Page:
Plus some good reads from around the web.
Given the competing attractions of street parties in the rain and watching News 24 to spot Prince Philip putting his foot in it, I doubt many will see this edition of Weekend Reading.
Although you are here. Thank you! I won’t overstay my welcome.
Here’s my bit for the Jubilee – a bunch of statistics about investing over the Queen’s 60-year reign, followed by the usual roundup of links.
The UK stock market’s glorious 60-year run
- £1,000 put into the UK stock market six decades ago would now be worth in excess of £1 million, assuming all dividends were reinvested.
- That’s equivalent to a compound return of 12% a year.
- £1,000 of gold bought in 1952 would now be worth £81,360.
- Shares were cheap in 1952. Glaxo Laboratories (the forerunner to GlaxoSmithKline) was on a P/E of 2! Low valuations do wonders for future returns.
- British Motor Corporation, formed in 1952 by the merger of Austin and Morris, controlled 50% of the UK car market, and was valued at £35 million.
Source: Telegraph and The Motley Fool (see links below).
- Savings now stand at an average of over £150,000 per household, including pensions, investments and deposit savings, compared with just below £50,000 in 1951 (at today’s prices).
- Households have saved an average of 6% of their net income since the 1950s.
- Contrary to how I think it should work, we save more in the bad times. Households saved just 1.2% of income in the 1950s, compared to 7.4% in 2011 and 12.2% in 1980 – both periods when the UK was in recession.
- Wealth in the UK wasn’t evenly spread then or now. In 2011, almost one in three UK households had no savings, while a further fifth had less than £1,500.
- Household savings recorded their biggest rise in value in the 1980s, with a real increase of 115%.
- Savings fell 12% in the 1970s in real terms due to ruinously high inflation.
- Deposit savings’ share of total savings has fallen from 42% to 29% since 1951. Pensions and life insurance’s share has more than doubled from 24% to 53%.
- The gross interest rate offered on no notice accounts has averaged 6.01% over the past 60 years. But in real terms, savings rates averaged 0.29%.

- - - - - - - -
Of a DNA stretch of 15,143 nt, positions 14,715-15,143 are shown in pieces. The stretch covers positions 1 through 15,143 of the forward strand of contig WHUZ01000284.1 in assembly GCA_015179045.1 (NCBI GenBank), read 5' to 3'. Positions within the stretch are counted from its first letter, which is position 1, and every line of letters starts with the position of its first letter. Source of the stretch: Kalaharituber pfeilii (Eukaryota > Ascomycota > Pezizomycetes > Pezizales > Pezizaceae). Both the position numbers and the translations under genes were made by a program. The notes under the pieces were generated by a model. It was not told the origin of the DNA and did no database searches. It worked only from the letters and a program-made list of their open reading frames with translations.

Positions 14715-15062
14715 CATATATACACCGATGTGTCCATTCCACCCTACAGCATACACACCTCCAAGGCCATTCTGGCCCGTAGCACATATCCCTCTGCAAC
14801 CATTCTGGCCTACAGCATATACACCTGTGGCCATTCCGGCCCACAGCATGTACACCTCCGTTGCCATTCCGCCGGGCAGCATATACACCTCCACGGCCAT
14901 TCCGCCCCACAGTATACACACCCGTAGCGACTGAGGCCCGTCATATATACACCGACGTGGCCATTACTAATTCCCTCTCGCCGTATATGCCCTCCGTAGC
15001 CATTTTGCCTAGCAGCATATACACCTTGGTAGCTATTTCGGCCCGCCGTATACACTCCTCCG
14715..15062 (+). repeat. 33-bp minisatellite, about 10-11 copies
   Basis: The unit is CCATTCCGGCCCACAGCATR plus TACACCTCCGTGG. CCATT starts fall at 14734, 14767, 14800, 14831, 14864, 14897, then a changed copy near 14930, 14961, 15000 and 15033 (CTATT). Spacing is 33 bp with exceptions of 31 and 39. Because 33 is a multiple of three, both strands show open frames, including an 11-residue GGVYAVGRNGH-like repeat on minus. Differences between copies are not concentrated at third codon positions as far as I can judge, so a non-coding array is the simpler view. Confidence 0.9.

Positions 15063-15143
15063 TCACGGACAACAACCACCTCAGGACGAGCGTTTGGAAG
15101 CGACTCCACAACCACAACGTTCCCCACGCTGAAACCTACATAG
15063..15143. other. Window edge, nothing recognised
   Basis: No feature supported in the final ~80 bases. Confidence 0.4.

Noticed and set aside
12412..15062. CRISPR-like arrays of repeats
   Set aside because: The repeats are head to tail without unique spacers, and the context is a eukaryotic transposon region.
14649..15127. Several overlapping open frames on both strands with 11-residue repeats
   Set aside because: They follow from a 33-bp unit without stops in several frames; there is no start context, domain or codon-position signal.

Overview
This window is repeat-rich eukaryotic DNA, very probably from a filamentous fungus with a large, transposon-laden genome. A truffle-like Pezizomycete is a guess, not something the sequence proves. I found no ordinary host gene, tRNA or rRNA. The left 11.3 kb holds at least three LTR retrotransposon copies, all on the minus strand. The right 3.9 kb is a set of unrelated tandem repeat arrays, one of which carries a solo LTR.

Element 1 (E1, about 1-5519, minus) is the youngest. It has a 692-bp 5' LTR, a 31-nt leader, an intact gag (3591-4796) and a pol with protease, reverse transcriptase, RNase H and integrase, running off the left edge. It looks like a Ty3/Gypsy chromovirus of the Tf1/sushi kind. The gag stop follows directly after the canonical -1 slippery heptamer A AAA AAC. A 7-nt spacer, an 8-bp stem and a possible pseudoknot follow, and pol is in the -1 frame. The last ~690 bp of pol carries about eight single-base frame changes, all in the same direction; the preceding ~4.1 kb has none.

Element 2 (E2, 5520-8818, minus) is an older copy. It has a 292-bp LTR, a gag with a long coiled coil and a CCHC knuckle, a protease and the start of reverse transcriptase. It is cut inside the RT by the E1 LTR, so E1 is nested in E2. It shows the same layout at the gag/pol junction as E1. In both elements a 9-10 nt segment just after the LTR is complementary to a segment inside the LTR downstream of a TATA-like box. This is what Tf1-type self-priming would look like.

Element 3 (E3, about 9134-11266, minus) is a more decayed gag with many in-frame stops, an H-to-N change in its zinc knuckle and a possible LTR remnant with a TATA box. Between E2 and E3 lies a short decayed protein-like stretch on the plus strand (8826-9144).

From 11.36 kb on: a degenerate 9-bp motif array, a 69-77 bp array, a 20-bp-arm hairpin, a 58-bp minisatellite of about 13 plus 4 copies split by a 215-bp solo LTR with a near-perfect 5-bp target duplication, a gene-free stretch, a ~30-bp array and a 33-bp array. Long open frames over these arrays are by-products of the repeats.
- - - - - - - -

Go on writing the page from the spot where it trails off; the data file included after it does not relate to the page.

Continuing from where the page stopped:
- 1950s ‘Savers’ clubs’ were popular ways to save for Christmas and holidays, even though they paid no interest!
House prices since 1951: We are not amused
- House prices across the UK have nearly trebled over the past 60 years, up by an average of 186% in real terms.
- Prices have risen at an average annual real rate of 1.8%, slightly faster than the 1.6% per annum average rise in real earnings.
- In nominal terms the average UK house price has increased 7,278%, from £2,200 in 1951 to £162,338 in 2011.
- London has seen a real rise of 189% in just the past 40 years.
- House prices recorded their biggest increase in the 1980s, with a real rise of 42% between 1981 and 1991. That’s greater than the increase of 30% during the last ten years.
- The worst performing decade was the 1950s. House prices declined by 7% in real terms.
- House prices have been the highest in relation to people’s earnings over the last ten years. Prices averaged 4.8 as a multiple of gross annual average earnings between 2001 and 2011, peaking at the highest level in the past 60 years at 5.8 in 2007.
- This compares with the average ratio of 3.9 since 1951.
- Property values were lowest in relation to earnings in the 1990s, when the average house price to earnings ratio was 3.4.
- The number of houses built each year has fallen by one-third since 1951.
- In 1947, more than four in ten households lacked a fixed bath or shower. By 1991, this proportion had fallen to just three in a thousand.
- Nearly two in three households (64%) were without a basic hot water supply in 1947. By 1991, this proportion had fallen to one in a hundred.
- Home ownership has more than doubled over the past 60 years, from 32% of all households in England in 1953 to 66% in 2010-11.
Source: Halifax / Lloyds TSB press release.
Oh, and finally English farmland is up 10,745% over the past 60 years, according to agents Frank Knight.
Enjoy the bunting!
From the blogs
- Financial independence: 23 years later – Mr Money Mustache (guest post)
- A good enough portfolio really is good enough – Oblivious Investor
- Why nobody knows if you should buy Facebook stock – Rick Ferri
- Information begets efficiency – Five Cent Nickel
- The wrong way to use a tracker – The Psy-Fi blog
- Your disaster fund and the best places to hide your money – Len Penzo
- Westfield shopping centre on a £1.75 budget – Simple Living in Suffolk
Book of the week: “God save the Queen”, sang the Sex Pistols. “The fascist regime”. If all this flag-waving makes you want to dye your hair green and urinate on a red post box, then read the classic England’s Dreaming by Jon Savage. It’s only 99p on Kindle.
Mainstream media money
- Facebook IPO a brilliant disaster – New York Times
- Jubilee special: 60 years of British blue chips – The Motley Fool
- European shares: A moment for contrarians – The Economist
- India’s economy in difficulty [like China’s and Brazil’s] – The Economist
- Data from US, China, and Europe raise fears of a slowdown – FT
- Mortgage woes for expats returning from Spain and Greece – FT
- Buy in Europe while others are panicking – FT
- Interesting value-index tracker (but it’s a synthetic note) – FT
- Interactive Investor (iii) has introduced quarterly fees – FT
- Investment trust’s record over the Queen’s reign – Telegraph
- Should you try to squeeze a pension from your home? – Telegraph
- Tenants in regulated ‘Fair Rent’ properties sitting pretty – The Guardian
- Hargreaves Lansdown evidence on workplace pensions [Dry!] – Parliament
Like these links? Subscribe to get them every week!